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Englera 26


Leimkugel, F.: Botanischer Zionismus – Otto Warburg (1859-1938) und die Anfänge institutionalisierter Naturwissenschaften in Erez Israel [Botanical Zionism – Otto Warburg (1859-1938) and the beginnings of institutionalized natural sciences in Erez Israel]. – Englera 26: 1-351. 2005.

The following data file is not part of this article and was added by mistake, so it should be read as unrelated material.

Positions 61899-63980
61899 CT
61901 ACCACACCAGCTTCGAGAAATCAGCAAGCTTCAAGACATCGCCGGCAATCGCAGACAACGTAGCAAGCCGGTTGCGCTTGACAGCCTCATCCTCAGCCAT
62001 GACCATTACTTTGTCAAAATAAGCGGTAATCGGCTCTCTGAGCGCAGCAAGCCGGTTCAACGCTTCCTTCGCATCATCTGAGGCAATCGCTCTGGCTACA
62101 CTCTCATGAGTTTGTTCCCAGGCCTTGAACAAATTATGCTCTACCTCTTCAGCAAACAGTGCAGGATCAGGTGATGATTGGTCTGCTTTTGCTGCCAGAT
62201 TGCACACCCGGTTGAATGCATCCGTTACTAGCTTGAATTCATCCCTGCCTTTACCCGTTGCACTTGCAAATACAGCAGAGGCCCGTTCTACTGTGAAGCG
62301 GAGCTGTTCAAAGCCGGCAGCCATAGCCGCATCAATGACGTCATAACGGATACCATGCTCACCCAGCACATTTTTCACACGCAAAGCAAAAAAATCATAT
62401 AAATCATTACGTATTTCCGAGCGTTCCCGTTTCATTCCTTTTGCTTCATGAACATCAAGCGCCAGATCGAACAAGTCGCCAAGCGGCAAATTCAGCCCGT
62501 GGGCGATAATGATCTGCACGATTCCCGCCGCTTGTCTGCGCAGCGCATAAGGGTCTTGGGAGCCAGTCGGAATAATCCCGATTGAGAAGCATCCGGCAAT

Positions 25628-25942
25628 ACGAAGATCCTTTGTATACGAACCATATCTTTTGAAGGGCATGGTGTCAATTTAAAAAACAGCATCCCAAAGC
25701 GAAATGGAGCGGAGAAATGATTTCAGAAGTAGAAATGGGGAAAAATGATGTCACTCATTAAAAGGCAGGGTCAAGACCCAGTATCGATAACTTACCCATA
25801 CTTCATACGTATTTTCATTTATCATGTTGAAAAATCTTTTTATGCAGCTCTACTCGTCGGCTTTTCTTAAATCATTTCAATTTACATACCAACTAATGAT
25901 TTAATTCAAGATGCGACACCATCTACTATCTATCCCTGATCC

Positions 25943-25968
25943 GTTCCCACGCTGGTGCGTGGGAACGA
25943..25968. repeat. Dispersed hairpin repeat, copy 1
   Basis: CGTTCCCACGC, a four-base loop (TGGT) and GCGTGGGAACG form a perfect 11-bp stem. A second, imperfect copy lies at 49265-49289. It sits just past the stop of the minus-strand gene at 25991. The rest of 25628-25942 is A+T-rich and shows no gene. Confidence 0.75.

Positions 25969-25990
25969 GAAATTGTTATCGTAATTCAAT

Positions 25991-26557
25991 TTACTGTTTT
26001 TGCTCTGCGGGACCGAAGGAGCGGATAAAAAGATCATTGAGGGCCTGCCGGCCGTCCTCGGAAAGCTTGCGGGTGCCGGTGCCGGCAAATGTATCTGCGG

The life and work of Otto Warburg is studied and set into the context of his time. In addition, his role in founding natural science institutions in Palestine is elucidated. Born in Hamburg, Warburg graduated from Strasburg University and travelled from 1885 to 1889 in Malesia bringing back a considerable collection of plant specimens later donated to the Royal Botanical Museum in Berlin. He published extensively on this expedition, notably on the plants of economic importance and subsequently became associated with Adolf Engler, contributing, e.g., the account of Pandanaceae to the series Das Pflanzenreich. Based permanently in Berlin, Warburg's interests shifted gradually to economic plants, in particular those of relevance for the colonies of the Deutsches Reich. He founded and edited the journal "Der Tropenpflanzer" and became deeply involved in colonial affairs arguing for a scientific approach in developing tropical agriculture. Through marriage Warburg had come into contact with Zionism and corresponded with, e.g., Theodor Herzl. Quickly he became a key figure of the so-called practical Zionism aiming at the support of settlers in Palestine, which effectively meant helping them to develop agriculture, horticulture and animal husbandry. In 1911 Warburg was elected president of the World Zionist Congress and remained in office until 1920. After the Deutsches Reich had lost its colonies and after the headquarters of Zionism had moved to England, Warburg devoted his activities more and more to establishing research institutions in Palestine. He became founding director of the Agricultural Experimental Station in Tel Aviv, which later developed into the Institute of Agriculture and Natural History, part of which subsequently integrated into the Faculty of Science of the Hebrew University in Jerusalem. Warburg was an important figure in university politics, in particular as mediator in the Magnes-Einstein controversy. He was also the founder of the botanical garden of the Hebrew University on Mt Scopus. Retired from his position in Jerusalem, Warburg died in Berlin in early 1938. A comprehensive list of Warburg's publications is included as well as those by two of his close collaborators, i.e. Aaron Aaronsohn, who had rediscovered Triticum dicoccoides, and Alexander Eig. In an Appendix the biographies of the founding generation of natural scientists in Erez Israel are added.

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